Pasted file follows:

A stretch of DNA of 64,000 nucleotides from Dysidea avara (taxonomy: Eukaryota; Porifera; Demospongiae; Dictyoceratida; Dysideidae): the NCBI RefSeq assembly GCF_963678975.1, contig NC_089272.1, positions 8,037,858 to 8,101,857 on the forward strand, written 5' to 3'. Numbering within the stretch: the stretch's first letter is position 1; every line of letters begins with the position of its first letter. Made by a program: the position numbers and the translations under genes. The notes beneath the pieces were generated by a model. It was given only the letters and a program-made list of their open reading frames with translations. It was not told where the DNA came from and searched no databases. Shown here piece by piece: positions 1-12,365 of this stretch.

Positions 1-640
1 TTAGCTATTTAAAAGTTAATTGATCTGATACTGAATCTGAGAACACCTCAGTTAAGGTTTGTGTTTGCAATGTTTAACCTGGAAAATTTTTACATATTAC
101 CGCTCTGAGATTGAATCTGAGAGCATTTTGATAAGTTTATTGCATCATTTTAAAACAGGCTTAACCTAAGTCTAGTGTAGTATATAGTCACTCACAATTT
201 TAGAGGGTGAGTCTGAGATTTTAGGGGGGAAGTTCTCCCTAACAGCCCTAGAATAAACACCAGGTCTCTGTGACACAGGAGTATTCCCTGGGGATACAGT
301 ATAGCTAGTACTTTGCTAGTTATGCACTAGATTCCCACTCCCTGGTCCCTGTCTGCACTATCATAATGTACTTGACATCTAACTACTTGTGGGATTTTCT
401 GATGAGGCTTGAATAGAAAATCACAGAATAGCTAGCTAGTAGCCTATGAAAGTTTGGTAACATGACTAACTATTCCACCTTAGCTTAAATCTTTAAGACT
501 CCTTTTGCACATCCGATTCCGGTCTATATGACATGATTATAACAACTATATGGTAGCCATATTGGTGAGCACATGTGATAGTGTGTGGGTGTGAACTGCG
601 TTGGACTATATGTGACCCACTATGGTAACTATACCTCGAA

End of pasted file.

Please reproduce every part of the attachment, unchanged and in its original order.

A stretch of DNA of 64,000 nucleotides from Dysidea avara (taxonomy: Eukaryota; Porifera; Demospongiae; Dictyoceratida; Dysideidae): the NCBI RefSeq assembly GCF_963678975.1, contig NC_089272.1, positions 8,037,858 to 8,101,857 on the forward strand, written 5' to 3'. Numbering within the stretch: the stretch's first letter is position 1; every line of letters begins with the position of its first letter. Made by a program: the position numbers and the translations under genes. The notes beneath the pieces were generated by a model. It was given only the letters and a program-made list of their open reading frames with translations. It was not told where the DNA came from and searched no databases. Shown here piece by piece: positions 1-12,365 of this stretch.

Positions 1-640
1 TTAGCTATTTAAAAGTTAATTGATCTGATACTGAATCTGAGAACACCTCAGTTAAGGTTTGTGTTTGCAATGTTTAACCTGGAAAATTTTTACATATTAC
101 CGCTCTGAGATTGAATCTGAGAGCATTTTGATAAGTTTATTGCATCATTTTAAAACAGGCTTAACCTAAGTCTAGTGTAGTATATAGTCACTCACAATTT
201 TAGAGGGTGAGTCTGAGATTTTAGGGGGGAAGTTCTCCCTAACAGCCCTAGAATAAACACCAGGTCTCTGTGACACAGGAGTATTCCCTGGGGATACAGT
301 ATAGCTAGTACTTTGCTAGTTATGCACTAGATTCCCACTCCCTGGTCCCTGTCTGCACTATCATAATGTACTTGACATCTAACTACTTGTGGGATTTTCT
401 GATGAGGCTTGAATAGAAAATCACAGAATAGCTAGCTAGTAGCCTATGAAAGTTTGGTAACATGACTAACTATTCCACCTTAGCTTAAATCTTTAAGACT
501 CCTTTTGCACATCCGATTCCGGTCTATATGACATGATTATAACAACTATATGGTAGCCATATTGGTGAGCACATGTGATAGTGTGTGGGTGTGAACTGCG
601 TTGGACTATATGTGACCCACTATGGTAACTATACCTCGAA